We were so excited to re-launch our face-to-face HR Leaders networking round tables in May. After two years, it’s been great to have some old friends back to discuss the challenges and successes within the People and Culture world.
Thank you to Allan Ang, Talent Director, UK&I and Monica Rastogi, I, D&E Regional Director, UK&I at Estée Lauder Companies for hosting us at their stunning London offices.
Here, we outline the key takeaways from the discussion and what HR Leaders should consider when grappling with the new challenges and opportunities that data brings.
Technology’s Role in HR
- Those with SAP can tap into SuccessFactors which have the capabilities to gather data. It rids the need to create a census because data points are already available.
- Qualtrics is an employee listening product that can produce quarterly pulse surveys. One HR Leader at the discussion has implemented this across 160 countries while incorporating localised changes. For example, sexual orientation was removed as a data point due to cultural sensitivities in the Middle East.
- Data is only as good as what’s in the system, which means that your tech stack must be aligned and legacy systems must not interfere with your insights. Data must be updated in almost real-time which can be achieved from automation.
- There’s differing needs in terms of what the data should provide. The business wants specificity while HR need to look from a group perspective which means HR leaders will need to perform a bit of a balancing act.
- At times, the data gathered needs to be filtered to ensure the business is receiving sensible feedback. For example, if we’re comparing the population of White Talent “hired versus applied” in a specific market, the ratio results are only meaningful if we filter out individuals who aren’t eligible to work in the chosen market.
Remaining Engaged with Employee Needs
Survey burnout is a concern that’s been increasingly raised in our online HR Leader discussions around the world over the past two years and it remains a major concern. Anonymous employee surveys are standard practice for checking in with remote teams, as well as those in the office. However, HR leaders are encountering challenges as well as finding better ways to engage with employees:
- HR Leaders are currently questioning when the most appropriate time to start collecting data is. At the start of the recruiting process? Or during the first week of work?
- Engagement is peaking once an expert comes into the business. If this new individual resonates with employees they update their data.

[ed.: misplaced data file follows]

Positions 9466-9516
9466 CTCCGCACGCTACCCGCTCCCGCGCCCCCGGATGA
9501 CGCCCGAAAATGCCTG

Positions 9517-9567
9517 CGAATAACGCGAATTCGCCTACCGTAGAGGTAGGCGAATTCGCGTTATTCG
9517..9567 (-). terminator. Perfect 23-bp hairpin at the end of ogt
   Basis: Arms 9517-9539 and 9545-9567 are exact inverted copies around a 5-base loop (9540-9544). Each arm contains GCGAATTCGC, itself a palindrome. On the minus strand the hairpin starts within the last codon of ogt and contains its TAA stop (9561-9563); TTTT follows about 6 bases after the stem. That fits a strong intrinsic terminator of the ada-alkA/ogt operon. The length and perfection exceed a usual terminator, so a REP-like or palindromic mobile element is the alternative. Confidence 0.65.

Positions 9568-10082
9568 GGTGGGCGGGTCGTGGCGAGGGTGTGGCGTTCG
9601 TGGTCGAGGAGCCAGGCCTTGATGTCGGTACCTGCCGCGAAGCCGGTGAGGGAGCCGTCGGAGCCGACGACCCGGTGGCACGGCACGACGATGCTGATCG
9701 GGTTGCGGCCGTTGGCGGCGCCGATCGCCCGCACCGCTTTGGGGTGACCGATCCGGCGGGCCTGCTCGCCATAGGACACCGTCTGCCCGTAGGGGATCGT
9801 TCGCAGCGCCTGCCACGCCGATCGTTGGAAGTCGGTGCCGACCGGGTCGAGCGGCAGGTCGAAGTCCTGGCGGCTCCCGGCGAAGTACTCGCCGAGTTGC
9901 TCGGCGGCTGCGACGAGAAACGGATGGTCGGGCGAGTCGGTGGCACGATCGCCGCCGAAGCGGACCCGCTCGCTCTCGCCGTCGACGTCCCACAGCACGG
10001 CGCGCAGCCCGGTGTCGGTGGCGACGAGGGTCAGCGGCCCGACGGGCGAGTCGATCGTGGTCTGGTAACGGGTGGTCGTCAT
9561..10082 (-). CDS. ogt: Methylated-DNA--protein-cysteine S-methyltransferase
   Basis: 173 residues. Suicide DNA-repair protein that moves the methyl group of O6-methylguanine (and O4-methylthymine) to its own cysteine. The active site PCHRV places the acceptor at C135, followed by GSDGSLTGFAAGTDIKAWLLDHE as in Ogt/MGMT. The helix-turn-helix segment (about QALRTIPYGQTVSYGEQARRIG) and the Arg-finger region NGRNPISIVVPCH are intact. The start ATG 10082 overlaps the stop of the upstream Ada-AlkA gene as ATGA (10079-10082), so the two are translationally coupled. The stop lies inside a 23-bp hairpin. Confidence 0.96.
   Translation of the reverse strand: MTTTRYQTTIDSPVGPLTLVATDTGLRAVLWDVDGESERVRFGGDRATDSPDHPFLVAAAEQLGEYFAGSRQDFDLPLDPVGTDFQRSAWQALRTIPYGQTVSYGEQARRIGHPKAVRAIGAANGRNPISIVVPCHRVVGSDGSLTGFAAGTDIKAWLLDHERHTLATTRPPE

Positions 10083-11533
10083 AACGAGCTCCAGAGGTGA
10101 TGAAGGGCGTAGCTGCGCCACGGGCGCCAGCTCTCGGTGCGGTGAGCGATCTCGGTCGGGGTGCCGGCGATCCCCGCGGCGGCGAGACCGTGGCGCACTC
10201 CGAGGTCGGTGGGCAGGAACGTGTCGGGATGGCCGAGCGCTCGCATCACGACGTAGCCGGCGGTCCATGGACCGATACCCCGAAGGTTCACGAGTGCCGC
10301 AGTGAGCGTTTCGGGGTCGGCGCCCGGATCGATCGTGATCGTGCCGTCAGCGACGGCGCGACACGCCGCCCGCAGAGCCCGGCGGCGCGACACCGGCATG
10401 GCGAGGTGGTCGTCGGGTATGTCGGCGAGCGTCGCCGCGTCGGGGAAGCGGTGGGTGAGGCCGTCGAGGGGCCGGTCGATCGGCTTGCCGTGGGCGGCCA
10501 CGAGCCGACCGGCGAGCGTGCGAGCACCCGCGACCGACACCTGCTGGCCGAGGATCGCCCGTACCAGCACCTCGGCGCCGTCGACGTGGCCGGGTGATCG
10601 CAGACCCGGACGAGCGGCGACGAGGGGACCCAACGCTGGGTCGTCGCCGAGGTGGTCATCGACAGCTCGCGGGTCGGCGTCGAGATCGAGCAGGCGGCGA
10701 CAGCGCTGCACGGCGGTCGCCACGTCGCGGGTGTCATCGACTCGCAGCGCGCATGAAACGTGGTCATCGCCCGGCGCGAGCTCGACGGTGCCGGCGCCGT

- Many employee focus groups are finding success by using the polling feature in Teams, showing that a hugely sophisticated approach isn’t necessary.
- Socially driven employee influencers are becoming ambassadors for change in terms of [what are they changing].
- Closing the loop is currently the biggest frustration for HR Leaders. For example, what happens to all the data and insights collected? Transparency is important, and that means acknowledging that the business doesn’t get everything right. Managers and employees need to feel empowered to have those conversations. Getting the employees involved helps close the loop – your role in your career is on you.
The Line Manager’s Role in a Changing Workplace
- Line managers can strengthen the organisation’s consciousness by recognising that employees have an identity outside of work. Showing empathy, care, and curiosity towards important factors in an employee’s life can build greater insight into how to enable individuals in the workplace.
- Employees are typically staying with organisations for 12-16 months. Leaders are learning to deal with more frequent levels of talent turnover, but many are still struggling. The key is to view the time the employee is with the business as a key opportunity for skills exchange and business development.
Data is Giving HR A Seat At The Table
Big changes are still emerging across the HR spectrum but there’s no doubt that data is playing an increasingly key role in facilitating productive DE&I conversations. Yet how those parameters are positioned and developed within each business and leadership team is determined by the way the data is curated.
From a HR perspective, the strength of the data and the insight it provides enables HR to have a greater seat at the main table, as has been shown by the increasing number of senior HR leaders joining the board.
We’re looking forward to hosting more roundtables in the near future across Europe. If you’d like to glean more insights from HR Leaders, you can find out about our upcoming roundtables here.
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